2001 was a bad year for most pension funds around the world. Out of six developed countries tracked, only one - Australia - reported pension funds in positive territory overall for the year.
* U.K. pension funds took the worst beating, posting a return of -10%, according to The WM Co., Edinburgh. It was the worst performance since 1990, when U.K. funds returned -11%. In 2000, U.K. pension funds returned -1.8%.
* Japanese pension funds returned -6.8% for 2001, better than the -9.1% posted in 2000, according to numbers from the Frank Russell Co.'s Tokyo office.
* Swiss pension funds returned -6.4%, according to the InterSec Balanced Benchmark, which represents the average allocation of more than 80 Swiss balanced pension fund portfolios. In 2000, Swiss funds gained 3%, according to InterSec Research Corp., Zurich.
* The median U.S. pension fund returned -3.8%, according to preliminary numbers from Callan Associates, San Francisco. That is down from the -0.3% return in 2000.
* Canadian pension funds had a return of -0.6% for 2001, down sharply from 7.4% in 2000, according to numbers supplied by Frank Russell in Toronto.
* In Australia, the median corporate defined benefit fund had a return of 7.2% in 2001, down from 8.1% in 2000. The median industry plan posted a return of 6.7%, down from 8.5% in 2000, according to a report from John A. Nolan Associates Pty. Ltd., Sydney.
Beating the benchmarks
However, pension funds in the United States, Canada and Australia managed to beat the main performance benchmarks, with the Standard & Poor's 500 index down 11.88% for 2001, and the Morgan Stanley Capital International Europe Australasia Far East index down 21.44% for the year.
"I was not as downhearted as others (about U.K. pension fund returns)," said Peter Warrington, executive director of The WM Co. "I've been here before, in 1990, when the returns were -11%."
"In 50 years' time we'll look back and say it was the technology bubble that burst, causing the problem," said Mr. Warrington. He predicts that in a few years there will be another "bubble" in some industry that will heat up the markets then crash again.
A bigger potential problem for U.K. pension plans is an increase in life expectancy, which has led to a 20% increase in pension liabilities. He said pension funds had expected to pay benefits to retirees for 15 years; now it's up to 18 years. "That is a big, big issue for pension funds," he said.
In Japan, pessimism reigns. "Japanese investors, including pension fund sponsors, are very pessimistic about future performance," said Noriyuki Oharazawa, a consultant in Frank Russell's Tokyo office. He pointed out the performance of Japanese equities was bad both in 2001 and 2000. Japanese pension funds have about 35% of assets allocated to Japanese equities.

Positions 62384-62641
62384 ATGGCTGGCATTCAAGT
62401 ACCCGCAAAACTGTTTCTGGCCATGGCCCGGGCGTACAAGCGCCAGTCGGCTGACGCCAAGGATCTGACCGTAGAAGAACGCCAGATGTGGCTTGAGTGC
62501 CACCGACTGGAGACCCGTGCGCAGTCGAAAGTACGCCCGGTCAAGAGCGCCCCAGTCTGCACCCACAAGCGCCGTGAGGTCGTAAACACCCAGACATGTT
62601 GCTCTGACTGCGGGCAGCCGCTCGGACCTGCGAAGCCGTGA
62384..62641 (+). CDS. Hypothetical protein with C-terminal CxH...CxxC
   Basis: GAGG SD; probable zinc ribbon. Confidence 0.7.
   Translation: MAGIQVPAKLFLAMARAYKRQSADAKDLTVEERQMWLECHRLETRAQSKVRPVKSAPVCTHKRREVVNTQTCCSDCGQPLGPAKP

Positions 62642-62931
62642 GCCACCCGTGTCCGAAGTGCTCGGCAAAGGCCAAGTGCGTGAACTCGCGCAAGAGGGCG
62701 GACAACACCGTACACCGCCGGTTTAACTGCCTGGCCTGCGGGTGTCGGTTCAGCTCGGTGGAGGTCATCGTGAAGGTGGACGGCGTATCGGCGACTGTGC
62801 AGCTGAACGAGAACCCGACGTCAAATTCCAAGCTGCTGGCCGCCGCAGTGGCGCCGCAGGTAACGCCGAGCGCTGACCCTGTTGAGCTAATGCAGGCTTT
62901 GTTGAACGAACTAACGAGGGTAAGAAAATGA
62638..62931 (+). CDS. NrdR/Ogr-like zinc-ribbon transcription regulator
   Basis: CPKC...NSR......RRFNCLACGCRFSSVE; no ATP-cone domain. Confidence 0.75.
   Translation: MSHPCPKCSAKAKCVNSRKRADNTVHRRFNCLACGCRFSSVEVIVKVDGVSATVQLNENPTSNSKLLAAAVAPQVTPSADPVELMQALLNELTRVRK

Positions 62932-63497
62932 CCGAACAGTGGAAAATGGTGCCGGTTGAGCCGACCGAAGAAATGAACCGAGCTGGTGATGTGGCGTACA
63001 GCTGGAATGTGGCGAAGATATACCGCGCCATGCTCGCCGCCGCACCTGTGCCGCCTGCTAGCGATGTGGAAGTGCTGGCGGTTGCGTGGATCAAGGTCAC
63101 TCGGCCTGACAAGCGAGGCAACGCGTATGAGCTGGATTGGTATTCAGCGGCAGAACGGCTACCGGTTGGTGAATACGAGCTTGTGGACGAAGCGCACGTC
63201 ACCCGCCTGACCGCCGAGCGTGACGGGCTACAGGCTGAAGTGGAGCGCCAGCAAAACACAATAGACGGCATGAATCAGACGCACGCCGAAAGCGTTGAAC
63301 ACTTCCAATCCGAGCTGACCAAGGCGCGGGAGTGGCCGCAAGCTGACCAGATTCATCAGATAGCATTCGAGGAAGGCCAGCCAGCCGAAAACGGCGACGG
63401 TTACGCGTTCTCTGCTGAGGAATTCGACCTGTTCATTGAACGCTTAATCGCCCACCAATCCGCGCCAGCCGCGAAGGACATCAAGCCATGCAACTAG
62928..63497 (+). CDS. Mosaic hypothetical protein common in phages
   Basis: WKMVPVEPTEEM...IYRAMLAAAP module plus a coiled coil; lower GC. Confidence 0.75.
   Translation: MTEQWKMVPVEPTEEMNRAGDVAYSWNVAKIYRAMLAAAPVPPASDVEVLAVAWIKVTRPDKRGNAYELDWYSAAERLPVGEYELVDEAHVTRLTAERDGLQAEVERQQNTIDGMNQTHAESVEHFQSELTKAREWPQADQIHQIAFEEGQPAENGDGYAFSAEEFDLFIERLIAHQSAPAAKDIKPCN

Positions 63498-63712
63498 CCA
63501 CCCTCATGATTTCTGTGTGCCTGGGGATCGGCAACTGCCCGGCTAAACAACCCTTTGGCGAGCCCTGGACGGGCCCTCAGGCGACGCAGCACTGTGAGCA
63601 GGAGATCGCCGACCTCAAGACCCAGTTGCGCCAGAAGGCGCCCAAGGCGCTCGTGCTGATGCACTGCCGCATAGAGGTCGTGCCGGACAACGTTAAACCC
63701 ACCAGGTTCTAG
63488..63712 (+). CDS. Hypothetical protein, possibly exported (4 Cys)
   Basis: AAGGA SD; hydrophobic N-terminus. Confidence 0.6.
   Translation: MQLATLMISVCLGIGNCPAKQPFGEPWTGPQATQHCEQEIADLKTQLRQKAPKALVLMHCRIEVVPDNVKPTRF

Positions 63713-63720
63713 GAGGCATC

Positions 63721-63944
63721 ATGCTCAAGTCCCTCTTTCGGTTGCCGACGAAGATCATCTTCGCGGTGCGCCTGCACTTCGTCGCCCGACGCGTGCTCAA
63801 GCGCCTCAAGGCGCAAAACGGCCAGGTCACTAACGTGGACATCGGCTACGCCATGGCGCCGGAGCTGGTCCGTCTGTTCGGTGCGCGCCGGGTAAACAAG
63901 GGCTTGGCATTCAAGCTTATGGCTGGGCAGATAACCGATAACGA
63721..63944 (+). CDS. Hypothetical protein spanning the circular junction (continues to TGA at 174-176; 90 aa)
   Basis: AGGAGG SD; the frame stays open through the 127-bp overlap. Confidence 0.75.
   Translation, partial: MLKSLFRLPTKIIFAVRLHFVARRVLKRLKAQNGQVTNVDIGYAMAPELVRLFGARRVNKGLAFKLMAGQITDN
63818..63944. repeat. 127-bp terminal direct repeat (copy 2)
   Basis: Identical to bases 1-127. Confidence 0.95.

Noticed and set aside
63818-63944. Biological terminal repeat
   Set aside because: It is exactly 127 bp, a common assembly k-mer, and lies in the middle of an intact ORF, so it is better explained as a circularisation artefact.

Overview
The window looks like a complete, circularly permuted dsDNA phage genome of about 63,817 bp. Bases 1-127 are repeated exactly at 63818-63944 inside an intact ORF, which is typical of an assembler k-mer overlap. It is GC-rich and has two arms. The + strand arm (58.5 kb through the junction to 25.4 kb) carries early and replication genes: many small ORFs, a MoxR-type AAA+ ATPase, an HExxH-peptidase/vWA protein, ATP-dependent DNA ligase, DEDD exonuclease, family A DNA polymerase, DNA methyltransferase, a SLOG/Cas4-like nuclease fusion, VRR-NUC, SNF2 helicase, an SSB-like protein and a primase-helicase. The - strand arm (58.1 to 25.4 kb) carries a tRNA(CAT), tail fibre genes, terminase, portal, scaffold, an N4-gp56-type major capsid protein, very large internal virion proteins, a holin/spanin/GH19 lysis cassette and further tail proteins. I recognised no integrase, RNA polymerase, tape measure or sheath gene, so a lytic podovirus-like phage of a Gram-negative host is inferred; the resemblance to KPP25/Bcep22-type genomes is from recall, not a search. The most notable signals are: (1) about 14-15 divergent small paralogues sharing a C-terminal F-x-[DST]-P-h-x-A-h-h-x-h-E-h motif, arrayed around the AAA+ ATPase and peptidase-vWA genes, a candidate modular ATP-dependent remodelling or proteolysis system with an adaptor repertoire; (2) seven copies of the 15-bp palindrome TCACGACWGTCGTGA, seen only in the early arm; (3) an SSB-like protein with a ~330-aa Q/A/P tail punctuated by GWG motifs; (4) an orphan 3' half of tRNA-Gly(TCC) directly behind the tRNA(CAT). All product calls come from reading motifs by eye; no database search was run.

He said the Japanese funds fared better in 2001 vs. 2000 because of the weakening of the yen, which improved the performance of non-Japanese investments.
Japanese funds are looking for alternative sources of revenue, according to Mr. Oharazawa. Some funds are investing in hedge funds as they "try to find new opportunities," he said, and some are investing in non-Japanese corporate bonds.
In Switzerland, 2001 was "the second year in a row that the returns of Swiss pension funds have fallen below the federally mandated 4% return," said William Libby, director, InterSec. Mr. Libby said when the funds drop below the mandated amounts, companies have to put in the balance themselves.
He thinks the reason for the disparity is the high average weighting of equities vs. bonds. Balanced funds last year had 42.6% of assets in equities vs. 48.3% in bonds.
"An equity allocation of 42% is very high for balanced funds," said Mr. Libby. "Generally, balanced funds have 30% in equities, 60% in bonds and 10% in cash." He pointed out that in 2001, Swiss equities dropped 22% and foreign equities fell 14.4% in local currency terms.
U.S. pension funds got a bounce from a strong fourth quarter with returns of about 6.5%. "Without that bounce, they would have been down 9% or 10% for the year," said Jay Kloepfer, head of quantitative consulting at Callan.
Many U.S. funds also benefited from being more diversified, having less money in large-cap stocks and more in bonds, Mr. Kloepfer said. "Small-cap value stocks were up 14% for the year," he said, giving the return of the Russell 2000 value index. He thinks this boosted U.S. pension fund returns too.
"Maybe we've escaped the worst of what the world has experienced, although there is a sense of gloom in the financial community (in Canada)," said Jim Franks, a consultant in Frank Russell's Toronto office.
Mr. Franks pointed out that a fourth-quarter rebound in the stock market helped a lot. "The average fund was down 6% to 7% in the third quarter and gained most of it back in the fourth quarter."
Mr. Franks also noted that long-term interest rates in Canada are about the same now as a year ago, which is a good thing. "If rates had gone down, it would have boosted pension fund liabilities," he said.
In Australia, the positive numbers were due mainly to the strong performance of the Australian stock market, which rose about 10.5% in 2001, according to John Coombe, divisional director at John Nolan. "We just didn't have the technology companies ... that were in other markets," he said.
Mr. Coombe said several natural resources companies involved in the mining and mineral extraction industries in Australia were the objects of takeovers in 2001, causing the prices of these stocks to rise about 16% for the year.
Also, "the Australian stock market is dominated by banks, which make up 20% of the market, and with falling interest rates banks do quite well," he said.